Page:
Who We Are
TransformationalSafety.Com is the worlds leading provider of safety consulting services provided within the framework of the globally recognised transformational leadership models.
To explore the history behind TransformationalSafety.Com click here.
What we do
World class technical safety consultants who have...more...
Using our globally recognised wireless survey technologies...more...
Provision of Keynote Addresses, Workshops, Seminars...more...
Professional, state-of-the-art training and development...more...
|The Safety through SCUBA learning model|
|Written by David G Broadbent|
The Safety through SCUBA program has been established around the Experiential Learning Model (sometimes called the action-learning model). People learn best by being involved in the learning process, thinking about what was learned and then how to apply that learning to real life situations. This "doing" method is usually more successful than "showing" or "telling" learners how to do something.
To help participants get the most out of of the Safety through SCUBA learning experiences we follow these steps:
Completing this entire process helps participants gain meaning from what they learn and do.
How Safety through SCUBA participants learn
Here are some basic principles that apply to all learning situations. First of all, people learn in an atmosphere of warmth and acceptance. All Safety through SCUBA participants ultimately self select their involvement. Safety through SCUBA trainers are specialists in their field with both formal adult education qualifications and specialised PADI Instructor ratings
At the introductory session all participants identify and record clear self-determined goals for their learning. If they understand the purpose of learning, they can make these goals relevant and meaningful.
Each Safety through SCUBA participant will have different abilities. The same learning method will not be equally successful with all of them. Adequate learning requires motivation. Self-motivation comes from basic needs, personal preferences, feelings of self-worth and belonging. The environment of the Safety though SCUBA program is both novel and challenging with a formal PADI qualification at its conclusion. Such an environment maximises the motivational aspect of the learning environment; hence retention of the associated safety related thinking skills and lifelong application is maximised.
Several traditional teaching techniques add variety and excitement to the learning process:
Demonstrations are showing and telling how to do something. Safety through SCUBA trainers present demonstrations to help participants learn. Participants in turn can reinforce this learning by giving their own demonstration for the group. Often this is done at the next session meeting for review.
A demonstration has four parts:
The value of being able to demonstrate safety aware concepts across dimensions is reinforced throughout the Safety through SCUBA program. Demonstrations help participants: Acquire subject matter knowledge.
The value of being able to demonstrate safety aware concepts across dimensions is reinforced throughout the Safety through SCUBA program.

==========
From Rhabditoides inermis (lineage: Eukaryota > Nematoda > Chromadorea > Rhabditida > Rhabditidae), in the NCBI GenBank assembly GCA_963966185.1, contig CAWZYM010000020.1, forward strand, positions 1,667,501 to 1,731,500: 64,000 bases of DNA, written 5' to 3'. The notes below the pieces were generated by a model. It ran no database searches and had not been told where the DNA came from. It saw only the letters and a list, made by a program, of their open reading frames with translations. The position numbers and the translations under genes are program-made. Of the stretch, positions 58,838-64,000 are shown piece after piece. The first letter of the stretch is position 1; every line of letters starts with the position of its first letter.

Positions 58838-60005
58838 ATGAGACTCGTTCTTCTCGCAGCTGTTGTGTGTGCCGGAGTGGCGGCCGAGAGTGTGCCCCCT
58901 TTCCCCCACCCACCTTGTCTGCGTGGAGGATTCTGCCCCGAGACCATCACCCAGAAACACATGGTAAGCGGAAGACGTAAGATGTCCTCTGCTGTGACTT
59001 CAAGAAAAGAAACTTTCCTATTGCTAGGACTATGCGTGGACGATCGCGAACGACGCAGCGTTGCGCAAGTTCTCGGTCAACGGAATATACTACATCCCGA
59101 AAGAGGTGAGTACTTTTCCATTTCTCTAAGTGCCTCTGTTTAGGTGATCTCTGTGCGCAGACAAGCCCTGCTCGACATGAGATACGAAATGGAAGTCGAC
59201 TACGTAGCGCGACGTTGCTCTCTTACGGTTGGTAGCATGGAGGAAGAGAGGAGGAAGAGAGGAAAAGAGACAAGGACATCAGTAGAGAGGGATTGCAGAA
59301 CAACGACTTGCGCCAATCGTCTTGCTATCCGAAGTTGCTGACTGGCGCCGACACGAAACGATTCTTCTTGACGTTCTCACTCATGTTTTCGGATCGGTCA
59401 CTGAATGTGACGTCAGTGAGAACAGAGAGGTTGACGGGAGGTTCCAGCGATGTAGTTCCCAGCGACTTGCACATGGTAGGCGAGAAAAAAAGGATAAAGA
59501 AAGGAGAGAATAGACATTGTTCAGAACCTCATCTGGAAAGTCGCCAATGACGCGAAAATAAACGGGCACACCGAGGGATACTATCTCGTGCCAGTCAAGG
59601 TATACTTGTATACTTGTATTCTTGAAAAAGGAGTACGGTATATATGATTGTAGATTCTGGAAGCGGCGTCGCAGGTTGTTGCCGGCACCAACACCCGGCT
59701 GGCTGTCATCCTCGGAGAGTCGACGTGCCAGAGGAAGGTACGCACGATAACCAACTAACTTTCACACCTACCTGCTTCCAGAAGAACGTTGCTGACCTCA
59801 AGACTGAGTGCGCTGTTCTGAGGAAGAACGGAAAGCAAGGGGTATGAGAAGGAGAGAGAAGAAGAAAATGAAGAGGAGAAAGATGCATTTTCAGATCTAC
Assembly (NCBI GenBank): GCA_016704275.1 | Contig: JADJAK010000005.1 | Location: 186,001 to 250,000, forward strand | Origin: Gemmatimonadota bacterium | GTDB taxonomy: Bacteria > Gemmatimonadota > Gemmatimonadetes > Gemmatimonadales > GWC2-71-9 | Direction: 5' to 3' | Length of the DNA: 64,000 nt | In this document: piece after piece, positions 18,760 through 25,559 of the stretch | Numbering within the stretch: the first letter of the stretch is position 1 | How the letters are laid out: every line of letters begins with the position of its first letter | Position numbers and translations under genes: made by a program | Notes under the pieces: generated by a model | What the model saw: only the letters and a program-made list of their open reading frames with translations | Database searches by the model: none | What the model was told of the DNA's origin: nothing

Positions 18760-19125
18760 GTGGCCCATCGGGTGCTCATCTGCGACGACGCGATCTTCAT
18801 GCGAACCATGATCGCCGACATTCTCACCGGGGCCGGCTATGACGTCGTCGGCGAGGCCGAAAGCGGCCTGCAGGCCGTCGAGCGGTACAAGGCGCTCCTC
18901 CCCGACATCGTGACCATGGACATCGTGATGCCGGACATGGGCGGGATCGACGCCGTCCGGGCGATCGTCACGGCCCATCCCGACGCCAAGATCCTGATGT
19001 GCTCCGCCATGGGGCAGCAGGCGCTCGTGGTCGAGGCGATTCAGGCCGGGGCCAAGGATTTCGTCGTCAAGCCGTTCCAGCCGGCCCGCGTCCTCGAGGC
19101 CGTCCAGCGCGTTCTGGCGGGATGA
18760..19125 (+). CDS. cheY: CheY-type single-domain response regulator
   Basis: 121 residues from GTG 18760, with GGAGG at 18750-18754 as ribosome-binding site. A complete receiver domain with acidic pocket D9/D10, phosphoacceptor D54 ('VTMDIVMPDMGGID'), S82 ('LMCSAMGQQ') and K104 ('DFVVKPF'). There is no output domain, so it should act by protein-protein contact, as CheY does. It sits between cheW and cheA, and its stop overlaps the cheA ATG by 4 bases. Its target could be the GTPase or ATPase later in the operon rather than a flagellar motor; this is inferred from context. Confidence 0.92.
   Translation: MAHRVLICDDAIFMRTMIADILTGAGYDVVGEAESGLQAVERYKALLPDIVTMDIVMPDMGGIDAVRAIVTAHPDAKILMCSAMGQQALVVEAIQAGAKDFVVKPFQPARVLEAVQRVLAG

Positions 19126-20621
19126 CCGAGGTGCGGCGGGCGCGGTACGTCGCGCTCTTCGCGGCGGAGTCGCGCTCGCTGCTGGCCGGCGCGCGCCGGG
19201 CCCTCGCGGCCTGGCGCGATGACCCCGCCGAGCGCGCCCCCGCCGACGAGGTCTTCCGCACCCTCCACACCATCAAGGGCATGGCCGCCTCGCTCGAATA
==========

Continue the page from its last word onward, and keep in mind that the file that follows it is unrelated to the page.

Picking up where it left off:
Demonstrations help participants:
Acquire subject matter knowledge.
Judging is making a decision and telling why you made it. In Safety through SCUBA, judging is comparing two or more processes and deciding which is better and why.
Successful judging depends on knowledge of the process and the standards that an acceptable process must meet. Participants then compare processes to those standards. The next step is to rank the processes and give the reasons why members ranked them as they did (remarkably similar to Risk Assessment isn't it?). An official judge provides feedback on the process standard and the ranking. This can be the Safety through SCUBA project leader or another expert.
One example of a judging class might be making the best choice of an eating plan when preparing for a dive to 17 metres:
A: pastry roll, butter, soft drink
Judging teaches members to make sound and valued decisions. It also teaches members to appreciate standards, to observe closely and to develop their reasoning ability.
Skillathon is a teaching technique involving Safety through SCUBA participant's in challenging, non-competitive activities. It is designed as a series of mini learning stations with an assistant at each station. Setting up a Buoyancy Control Device might be one skill. Another might be confirming correct and operational air supply, whilst yet another might be determining "pressure groups" after a dive or series of dives..
The participants rotate from station to station attempting to perform the task they are given. The Safety through SCUBA trainers allow all participants to test their knowledge and abilities before giving them any hints. Safety through SCUBA participants are given feedback on their performance and supported by the assistant when they falter.
Skillathons can help members evaluate their ability to solve the challenge presented.
Field trips and tours
A field trip or tour can be just around the corner, across town or in a different country. It is important to plan the field trip in advance with members to make sure the most learning takes place. Visiting the local diving sites will have more impact if the Safety through SCUBA project group has discussed what they are looking for in advance. Set the stage about what participants will see and define your expectations of behaviour
Different settings can create new environments in which members can learn and add excitement. Discussion of the experience afterwards is an important aspect of the learning process. Safety through SCUBA uses the experiential learning model to reflect and apply what was learned.
The Safety through SCUBA Program is based upon the words of Benjamin Franklin.
"Tell me and I forget, teach me and I remember, involve me and I learn."